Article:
I found I needed to be prompted to take pictures every week. When I was not pressed to do photography regularly, I saw how two things rapidly happened. First, I always found other things to do that took me away from photographing. Second, I saw how the skills that I had developed over the years as a photographer seemed to ooze out of my fingertips, bit-by-bit, day-by-day.
My wife, by comparison, photographs less day to day than I do. But she does a great deal of photographing during clearly defined times of year when she is working on specific projects.
Some photographers have very clear divisions between photography they do for love and what they do for money. There is no single correct path, but making that choice explicitly rather than accidentally is key. If you look back at the history of photography you will see many master photographers who, in their own way, struggled with the tug of war between doing photography for love and for money.
Imogen Cunningham was happy doing both commercial portraits and the fine-art work she is most known for. Edward Weston started out as a cmmecial/portrait photographer but ended up disdaining that kind of work and so he became the classic starving-artist photographer. Paul Strand made his living as a filmmaker but is known primarily as a fine art photographer.
Many of the great photographers somehow (accidentally or intentionally) came to terms with that balancing act of love vs. money. They did that mostly in a commercial context partly because, until fairly recently, most serious photography was done primarily for money, rather than love. That was largely because of the high cost of materials/cameras as well as the high level of expertise that was needed to do photography well.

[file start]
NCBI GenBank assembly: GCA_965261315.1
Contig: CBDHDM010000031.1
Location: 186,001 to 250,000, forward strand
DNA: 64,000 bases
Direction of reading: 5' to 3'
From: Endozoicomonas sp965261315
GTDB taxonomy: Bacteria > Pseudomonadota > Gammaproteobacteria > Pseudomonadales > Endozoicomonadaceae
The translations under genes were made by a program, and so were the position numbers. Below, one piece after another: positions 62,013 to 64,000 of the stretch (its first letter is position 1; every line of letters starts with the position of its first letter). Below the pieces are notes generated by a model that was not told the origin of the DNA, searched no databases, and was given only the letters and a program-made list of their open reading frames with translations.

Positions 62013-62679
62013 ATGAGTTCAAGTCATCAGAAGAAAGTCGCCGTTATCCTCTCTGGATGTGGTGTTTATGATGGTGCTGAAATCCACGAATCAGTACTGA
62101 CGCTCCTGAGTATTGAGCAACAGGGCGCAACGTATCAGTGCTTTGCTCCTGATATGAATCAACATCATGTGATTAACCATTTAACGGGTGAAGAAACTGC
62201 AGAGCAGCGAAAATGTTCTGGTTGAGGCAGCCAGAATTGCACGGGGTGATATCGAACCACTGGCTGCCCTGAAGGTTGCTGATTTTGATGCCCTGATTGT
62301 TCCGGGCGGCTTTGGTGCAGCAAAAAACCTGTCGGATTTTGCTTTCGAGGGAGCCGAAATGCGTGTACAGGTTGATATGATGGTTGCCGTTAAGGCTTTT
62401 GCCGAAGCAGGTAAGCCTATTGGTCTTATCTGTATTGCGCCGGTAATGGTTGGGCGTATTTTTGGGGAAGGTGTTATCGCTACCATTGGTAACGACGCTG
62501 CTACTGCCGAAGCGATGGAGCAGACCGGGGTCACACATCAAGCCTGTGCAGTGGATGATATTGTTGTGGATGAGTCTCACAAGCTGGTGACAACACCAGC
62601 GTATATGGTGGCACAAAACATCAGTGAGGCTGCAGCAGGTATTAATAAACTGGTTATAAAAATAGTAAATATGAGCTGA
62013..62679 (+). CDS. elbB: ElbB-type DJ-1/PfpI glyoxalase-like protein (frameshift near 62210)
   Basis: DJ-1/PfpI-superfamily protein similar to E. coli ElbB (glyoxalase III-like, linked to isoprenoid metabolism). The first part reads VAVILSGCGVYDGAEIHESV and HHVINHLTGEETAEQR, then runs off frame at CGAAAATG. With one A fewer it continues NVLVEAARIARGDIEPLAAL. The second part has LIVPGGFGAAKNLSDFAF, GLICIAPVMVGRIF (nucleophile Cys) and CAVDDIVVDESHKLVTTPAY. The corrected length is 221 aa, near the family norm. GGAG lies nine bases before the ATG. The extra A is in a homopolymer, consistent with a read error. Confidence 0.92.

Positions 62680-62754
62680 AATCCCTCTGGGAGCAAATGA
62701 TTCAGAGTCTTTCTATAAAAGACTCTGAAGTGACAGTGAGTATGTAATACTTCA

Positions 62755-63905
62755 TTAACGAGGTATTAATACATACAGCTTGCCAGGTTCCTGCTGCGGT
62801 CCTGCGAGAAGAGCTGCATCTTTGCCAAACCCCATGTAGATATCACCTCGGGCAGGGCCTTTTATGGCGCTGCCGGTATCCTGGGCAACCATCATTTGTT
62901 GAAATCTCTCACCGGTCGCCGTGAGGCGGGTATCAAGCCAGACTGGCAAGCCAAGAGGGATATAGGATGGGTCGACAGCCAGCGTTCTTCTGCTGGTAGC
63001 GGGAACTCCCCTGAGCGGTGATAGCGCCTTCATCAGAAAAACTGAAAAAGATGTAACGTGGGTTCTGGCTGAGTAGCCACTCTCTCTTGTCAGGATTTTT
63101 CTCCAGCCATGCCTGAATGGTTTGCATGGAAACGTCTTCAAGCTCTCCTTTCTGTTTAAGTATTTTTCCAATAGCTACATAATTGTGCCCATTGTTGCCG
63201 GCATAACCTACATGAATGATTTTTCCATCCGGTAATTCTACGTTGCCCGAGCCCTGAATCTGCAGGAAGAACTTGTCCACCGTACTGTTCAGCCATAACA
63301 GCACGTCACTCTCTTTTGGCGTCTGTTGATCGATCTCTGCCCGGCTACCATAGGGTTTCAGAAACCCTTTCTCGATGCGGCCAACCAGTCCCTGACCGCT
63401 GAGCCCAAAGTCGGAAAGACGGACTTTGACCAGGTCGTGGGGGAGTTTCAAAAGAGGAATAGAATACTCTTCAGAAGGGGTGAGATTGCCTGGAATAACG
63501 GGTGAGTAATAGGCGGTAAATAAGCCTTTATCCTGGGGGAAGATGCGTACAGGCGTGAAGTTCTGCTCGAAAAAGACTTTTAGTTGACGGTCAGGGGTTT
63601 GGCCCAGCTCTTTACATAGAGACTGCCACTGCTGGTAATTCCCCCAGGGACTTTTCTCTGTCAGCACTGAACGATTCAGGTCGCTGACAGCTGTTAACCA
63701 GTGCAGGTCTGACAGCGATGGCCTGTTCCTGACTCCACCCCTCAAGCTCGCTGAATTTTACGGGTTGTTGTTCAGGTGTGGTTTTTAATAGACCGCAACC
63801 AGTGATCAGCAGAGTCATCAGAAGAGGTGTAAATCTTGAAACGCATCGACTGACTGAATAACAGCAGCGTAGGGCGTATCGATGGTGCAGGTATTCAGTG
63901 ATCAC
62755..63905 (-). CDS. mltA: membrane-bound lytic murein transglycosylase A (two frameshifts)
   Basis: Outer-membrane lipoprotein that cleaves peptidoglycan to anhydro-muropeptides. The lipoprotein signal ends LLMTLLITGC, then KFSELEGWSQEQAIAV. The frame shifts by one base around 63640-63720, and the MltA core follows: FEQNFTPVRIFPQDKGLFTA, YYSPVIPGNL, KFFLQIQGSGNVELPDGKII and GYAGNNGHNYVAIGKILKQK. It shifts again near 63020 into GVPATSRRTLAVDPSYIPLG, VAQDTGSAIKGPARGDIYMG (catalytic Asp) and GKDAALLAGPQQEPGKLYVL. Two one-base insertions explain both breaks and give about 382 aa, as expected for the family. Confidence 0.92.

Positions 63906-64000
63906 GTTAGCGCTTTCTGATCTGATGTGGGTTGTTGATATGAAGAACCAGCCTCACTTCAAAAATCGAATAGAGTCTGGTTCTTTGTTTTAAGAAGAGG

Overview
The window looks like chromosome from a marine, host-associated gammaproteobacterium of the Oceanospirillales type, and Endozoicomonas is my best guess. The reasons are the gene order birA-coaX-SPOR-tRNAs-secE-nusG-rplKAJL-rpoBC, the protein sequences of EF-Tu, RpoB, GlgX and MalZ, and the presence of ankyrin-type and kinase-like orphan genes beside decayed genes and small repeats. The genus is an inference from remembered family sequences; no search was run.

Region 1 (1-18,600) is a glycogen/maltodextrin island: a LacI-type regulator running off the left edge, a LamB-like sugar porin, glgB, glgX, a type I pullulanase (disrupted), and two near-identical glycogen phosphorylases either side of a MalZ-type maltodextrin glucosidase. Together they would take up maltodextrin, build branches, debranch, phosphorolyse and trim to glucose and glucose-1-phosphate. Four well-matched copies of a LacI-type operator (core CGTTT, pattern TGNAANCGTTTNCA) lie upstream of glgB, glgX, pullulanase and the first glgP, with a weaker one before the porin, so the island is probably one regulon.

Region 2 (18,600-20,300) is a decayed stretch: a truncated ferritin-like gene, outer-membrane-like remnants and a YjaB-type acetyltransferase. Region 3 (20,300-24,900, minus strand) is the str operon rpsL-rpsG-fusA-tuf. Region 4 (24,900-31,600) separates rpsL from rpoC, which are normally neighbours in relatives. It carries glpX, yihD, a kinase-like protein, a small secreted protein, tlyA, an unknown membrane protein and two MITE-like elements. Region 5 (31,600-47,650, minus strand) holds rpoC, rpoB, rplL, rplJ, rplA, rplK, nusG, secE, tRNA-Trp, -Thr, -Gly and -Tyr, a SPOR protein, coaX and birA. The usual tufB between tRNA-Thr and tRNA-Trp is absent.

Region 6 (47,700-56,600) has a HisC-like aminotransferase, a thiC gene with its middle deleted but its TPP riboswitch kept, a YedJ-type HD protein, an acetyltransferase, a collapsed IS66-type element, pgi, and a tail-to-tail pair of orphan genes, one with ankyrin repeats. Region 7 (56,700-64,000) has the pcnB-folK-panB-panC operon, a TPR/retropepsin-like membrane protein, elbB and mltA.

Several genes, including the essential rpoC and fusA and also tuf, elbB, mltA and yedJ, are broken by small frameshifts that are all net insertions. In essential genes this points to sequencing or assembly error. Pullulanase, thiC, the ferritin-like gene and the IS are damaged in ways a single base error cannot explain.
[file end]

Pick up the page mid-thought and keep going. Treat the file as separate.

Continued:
Some photographers have been fortunate enough to not to have to choose between the two. They came from money, in one way or another, typically by birth, marriage or through their “day job.” They were lucky and some chose to do the kind of photography they wanted to do, being free of the constraints of paying clients. An example of this is the actor Jeff Bridges, who has photographed for years, but never as his primary source of income. If you read his statement about his photography at: http://www.jeffbridges.com/camera.html you will understand why he photographs.
All of this brings me back to where we started, considering the aspiring pros that are flooding the market because the barriers to entry have been lowered by digital photography. For the ones who think they want to do commercial work, with photography as their sole income, all I can say is good luck, read as much in advance as you can (on my blog and on other people’s blogs) and be prepared. For the folks who are considering “going pro” for the love of the media and not necessarily for the money, let me ask you “why photograph for money?”
If working as a pro gives you a discipline that you need to be photographing regularly, that might make sense. An argument for going pro might also be that you love the collaborative process that is at the core of most commercial photography. If you love working with people, that also can be a good reason. If like me, you really just want to take your own pictures, why not do that outside of commercial confines, assuming you have another way to make a living?
I have never understood why being a professional photographer was considered the highest level of the practice. Being a professional certainly means you are good at making photos for other people, good at taking other people’s ideas and making them into images. Does that mean you are in fact a great photographer? Not necessarily. (This is coming from professional photographer with a thirty years in the business.)
Think about this one carefully. Why take that thing you love, that is so personal to you and twist it into something done on command, for strangers, for money. Sounds a bit like prostitution if you ask me.